I’ve been accepted to an advanced fiction studio at The Muse Writing Center down in Norfolk! While I’ve attended many one-off writing classes and workshops, this will be the first time I will be a part of an ongoing fiction studio, where fellow writers submit work to be critiqued regularly and study the writing techniques of various authors under the guidance of a professional instructor.
My goals are twofold:
Level up my fiction writing chops, particular in the areas of character depth and weaving together multiple subplots within an overarching structure.
Use the requirement to regularly submit new work to supplement my motivation for finishing the sequel to Red Soil Through Our Fingers. I’ve tentatively titled Book 2 When the Ground Beneath Us Shifted, and there is a loose plan for a third book as well.
Objective 2 is one that I’ve been struggling with for two years, as a glance back through my previous writing updates over this time will show. It’s been a tumultuous couple of years, professionally and personally. I’ve been keeping up momentum though, and project a completion of Draft Alpha (first complete draft + self-editing pass) by mid-May.
Normally, at that point, I would send Draft Alpha to my Writing Group, but alas the one that I had in Boston is, for various reasons, disbanded at the moment, with only vague possibilities of re-forming. So, perhaps a tertiary goal of the fiction studio (and getting involved with The Muse in general) will be to make connections with new writers in this area who may be interested in forming a new group.
Super ambitious, probably impossible goal, but one that I want to aim for anyway: a book launch party at RavenCon 15 in April 2020!
For now, I’ve got three writing submissions from my new classmates to read and critique by Monday… gotta get to it! Probably another update next week after the first class.
It’s just a few days to July, and I’ll be using Camp NaNoWriMo to jump-start a first draft of the sequel to Red Soil Through Our Fingers. Having moved from Boston to a much lower-stress pace of life in Virginia a couple of months ago, I’m now through the post-move transition and ready to draft some fiction again! Incidentally, Camp Nano was what led to the initial draft of Red Soil as well, so it’s fitting that the sequel will begin its life the same way. I’m also excited that several members of my writing group are joining in, plus some friends of ours as well!
Here’s my working “back cover” premise:
Yoo Sun-Hee has been left in charge of Hellas-Dao, a Mars colony caught in a power struggle that now ripples across the solar system. Surrounded by enemies and unsure of her allies, she must somehow defend the colony against all comers and navigate a path to freedom. Meanwhile, the thousands of colonists under Sun-Hee’s watch don’t see eye-to-eye on the best course for the future. As governments and mega-corporations battle for supremacy of interplanetary space, those living on the red soil of Mars descend into infighting and faction. A single spark could set off violence that will destroy the colony — or its hopes — from within.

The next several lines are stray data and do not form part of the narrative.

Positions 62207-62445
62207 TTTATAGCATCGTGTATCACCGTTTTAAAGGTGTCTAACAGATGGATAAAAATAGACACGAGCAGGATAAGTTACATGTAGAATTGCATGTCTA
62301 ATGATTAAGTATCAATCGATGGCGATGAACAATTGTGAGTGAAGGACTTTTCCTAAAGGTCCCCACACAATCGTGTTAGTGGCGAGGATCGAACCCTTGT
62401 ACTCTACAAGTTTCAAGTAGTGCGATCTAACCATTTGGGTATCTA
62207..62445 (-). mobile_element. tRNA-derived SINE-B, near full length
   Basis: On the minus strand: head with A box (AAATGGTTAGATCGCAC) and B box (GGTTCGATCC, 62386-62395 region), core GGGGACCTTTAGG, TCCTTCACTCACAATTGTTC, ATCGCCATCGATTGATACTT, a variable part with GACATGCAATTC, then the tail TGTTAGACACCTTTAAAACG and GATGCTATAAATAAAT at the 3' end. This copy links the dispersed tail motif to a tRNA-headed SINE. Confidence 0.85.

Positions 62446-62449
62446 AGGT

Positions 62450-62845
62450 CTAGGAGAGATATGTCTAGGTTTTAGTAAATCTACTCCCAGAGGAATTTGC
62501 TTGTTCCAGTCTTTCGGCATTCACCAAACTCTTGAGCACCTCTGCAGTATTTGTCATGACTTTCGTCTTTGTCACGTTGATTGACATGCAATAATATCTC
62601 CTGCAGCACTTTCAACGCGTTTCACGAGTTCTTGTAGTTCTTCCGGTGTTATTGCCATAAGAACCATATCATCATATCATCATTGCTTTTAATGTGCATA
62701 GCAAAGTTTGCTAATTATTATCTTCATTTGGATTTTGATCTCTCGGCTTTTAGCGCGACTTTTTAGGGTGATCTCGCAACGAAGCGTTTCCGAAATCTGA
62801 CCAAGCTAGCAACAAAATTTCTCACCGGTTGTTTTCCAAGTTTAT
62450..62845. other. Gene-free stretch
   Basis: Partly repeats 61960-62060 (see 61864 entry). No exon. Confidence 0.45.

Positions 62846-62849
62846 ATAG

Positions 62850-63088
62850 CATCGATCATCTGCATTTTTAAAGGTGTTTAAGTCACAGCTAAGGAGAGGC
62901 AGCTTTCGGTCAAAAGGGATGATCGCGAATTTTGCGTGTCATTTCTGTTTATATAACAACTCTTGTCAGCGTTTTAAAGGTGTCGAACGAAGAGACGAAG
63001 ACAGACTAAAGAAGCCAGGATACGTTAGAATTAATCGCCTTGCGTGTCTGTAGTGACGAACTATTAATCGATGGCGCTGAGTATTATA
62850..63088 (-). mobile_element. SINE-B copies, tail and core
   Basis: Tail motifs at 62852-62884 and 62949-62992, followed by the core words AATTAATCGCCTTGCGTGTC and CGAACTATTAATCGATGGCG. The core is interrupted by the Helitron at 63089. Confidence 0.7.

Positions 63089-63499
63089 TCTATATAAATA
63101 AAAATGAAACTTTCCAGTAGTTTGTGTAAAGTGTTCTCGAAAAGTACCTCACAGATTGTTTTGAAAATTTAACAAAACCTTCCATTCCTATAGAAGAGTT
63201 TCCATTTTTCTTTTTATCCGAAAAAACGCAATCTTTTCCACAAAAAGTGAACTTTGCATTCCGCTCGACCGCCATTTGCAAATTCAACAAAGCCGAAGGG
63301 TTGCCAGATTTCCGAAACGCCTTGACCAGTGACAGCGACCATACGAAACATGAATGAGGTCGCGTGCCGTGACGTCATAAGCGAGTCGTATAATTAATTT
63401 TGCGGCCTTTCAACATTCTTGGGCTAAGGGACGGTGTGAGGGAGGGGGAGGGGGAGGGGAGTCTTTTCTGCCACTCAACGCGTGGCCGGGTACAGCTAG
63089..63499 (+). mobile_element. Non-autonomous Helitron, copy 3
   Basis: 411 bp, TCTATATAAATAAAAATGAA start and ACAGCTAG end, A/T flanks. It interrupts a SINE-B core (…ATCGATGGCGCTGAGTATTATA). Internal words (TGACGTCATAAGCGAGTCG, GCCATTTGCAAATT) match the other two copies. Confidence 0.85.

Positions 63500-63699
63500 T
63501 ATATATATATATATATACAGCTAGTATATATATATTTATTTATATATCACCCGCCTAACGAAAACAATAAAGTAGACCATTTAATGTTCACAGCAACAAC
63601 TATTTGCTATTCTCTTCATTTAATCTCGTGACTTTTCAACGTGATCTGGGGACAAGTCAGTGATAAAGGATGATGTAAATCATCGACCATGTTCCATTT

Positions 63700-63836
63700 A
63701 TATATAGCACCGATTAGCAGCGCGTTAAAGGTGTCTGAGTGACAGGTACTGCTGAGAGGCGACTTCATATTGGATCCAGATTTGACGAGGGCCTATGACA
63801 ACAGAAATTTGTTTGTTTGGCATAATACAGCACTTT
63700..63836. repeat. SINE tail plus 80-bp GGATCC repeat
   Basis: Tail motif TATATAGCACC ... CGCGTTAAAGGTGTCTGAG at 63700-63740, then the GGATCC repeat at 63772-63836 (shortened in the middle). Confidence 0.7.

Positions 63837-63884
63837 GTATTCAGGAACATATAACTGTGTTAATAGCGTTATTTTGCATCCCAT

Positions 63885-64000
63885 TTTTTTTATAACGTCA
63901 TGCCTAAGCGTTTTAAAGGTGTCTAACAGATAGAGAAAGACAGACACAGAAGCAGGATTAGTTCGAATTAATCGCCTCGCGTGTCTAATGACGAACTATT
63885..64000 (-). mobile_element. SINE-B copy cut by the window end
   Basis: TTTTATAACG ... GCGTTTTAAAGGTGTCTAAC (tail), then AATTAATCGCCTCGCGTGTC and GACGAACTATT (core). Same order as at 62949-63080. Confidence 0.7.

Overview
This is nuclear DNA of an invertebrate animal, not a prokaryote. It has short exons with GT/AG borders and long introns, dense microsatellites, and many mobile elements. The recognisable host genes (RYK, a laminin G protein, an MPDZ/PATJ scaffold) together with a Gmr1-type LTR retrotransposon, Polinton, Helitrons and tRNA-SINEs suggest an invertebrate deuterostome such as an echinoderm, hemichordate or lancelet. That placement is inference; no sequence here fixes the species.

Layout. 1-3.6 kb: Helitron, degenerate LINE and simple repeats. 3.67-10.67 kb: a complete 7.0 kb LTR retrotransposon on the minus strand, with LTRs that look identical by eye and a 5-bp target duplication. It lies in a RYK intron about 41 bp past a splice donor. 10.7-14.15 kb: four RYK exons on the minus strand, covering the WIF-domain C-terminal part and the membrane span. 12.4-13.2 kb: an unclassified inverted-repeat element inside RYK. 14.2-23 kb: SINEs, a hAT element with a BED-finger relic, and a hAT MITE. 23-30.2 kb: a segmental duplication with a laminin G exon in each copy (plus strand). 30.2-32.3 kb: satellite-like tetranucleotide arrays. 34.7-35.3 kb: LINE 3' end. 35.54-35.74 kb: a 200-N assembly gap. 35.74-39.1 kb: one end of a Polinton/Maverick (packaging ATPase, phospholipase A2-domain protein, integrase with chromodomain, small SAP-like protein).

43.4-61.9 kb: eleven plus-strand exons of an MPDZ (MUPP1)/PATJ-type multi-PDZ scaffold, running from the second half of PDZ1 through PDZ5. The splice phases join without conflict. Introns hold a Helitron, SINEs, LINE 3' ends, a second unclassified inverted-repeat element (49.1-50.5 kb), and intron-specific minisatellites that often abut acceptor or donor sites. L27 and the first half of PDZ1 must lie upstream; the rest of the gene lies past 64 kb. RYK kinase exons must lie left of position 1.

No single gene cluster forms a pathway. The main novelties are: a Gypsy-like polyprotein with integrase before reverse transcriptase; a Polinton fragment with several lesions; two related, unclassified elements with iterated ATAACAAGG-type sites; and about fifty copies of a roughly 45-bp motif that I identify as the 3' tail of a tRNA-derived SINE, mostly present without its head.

Questions I’d like to explore:
How do we construct a functional society from factions that vehemently disagree over fundamental values, to the point of active hatred and violence? Is separation the only/best choice?
When loyalty to principle conflicts with loyalty to those we love, how do we decide which takes precedence?
When is it morally permissible to disobey legitimate orders or reveal secret information you promised not to reveal? (Thinking about Ed Snowden, Reality Winner, et al here.)
What is the line between freedom fighter and terrorist, and who gets to decide? Is the difference truly just in the eye of the beholder? Are there ends so important that they justify morally questionable — or even reprehensible — means? (This is a touchy one… I’m by no means intending to justify terrorism, and I do believe there are both hard lines and gray areas. I find the broader question interesting though, from a social, political, historical, and not mention contemporary perspective.)
If we truly had an opportunity to “reset” a government/society and shed generations of precedent, what would we build?
The podcast Arjun’s Arrow has set the following principles for itself:
provide a message through the grassroots
spread information through education
revive the human spirit through knowledge of self
I was honored to be the second-ever interview guest of Arjun Collins, host of Arjun’s Arrow, a good friend, and former colleague. Check out this audio interview of me about Red Soil Through Our Fingers. We had a great conversation about economic exploitation, engineered environments, genetically engineered crops, the need for a strong public space policy, and how the exploration of space can help us develop technology for sustainable living here on Earth.
Post a comment and subscribe (either here or on Arjun’s Arrow) and I hope you enjoy the dialogue.
Human expansion into space is happening. Where previous generations imagined the push into space driven by government programs such as NASA, we are seeing now that it is likely to be corporations or private interests staking claims out there at least as much as governments. In fact, multiple companies have already declared near-term space intentions such as orbital tourism, mining lucrative asteroids, extracting fresh water and hydrocarbons, and settling on the Moon and Mars.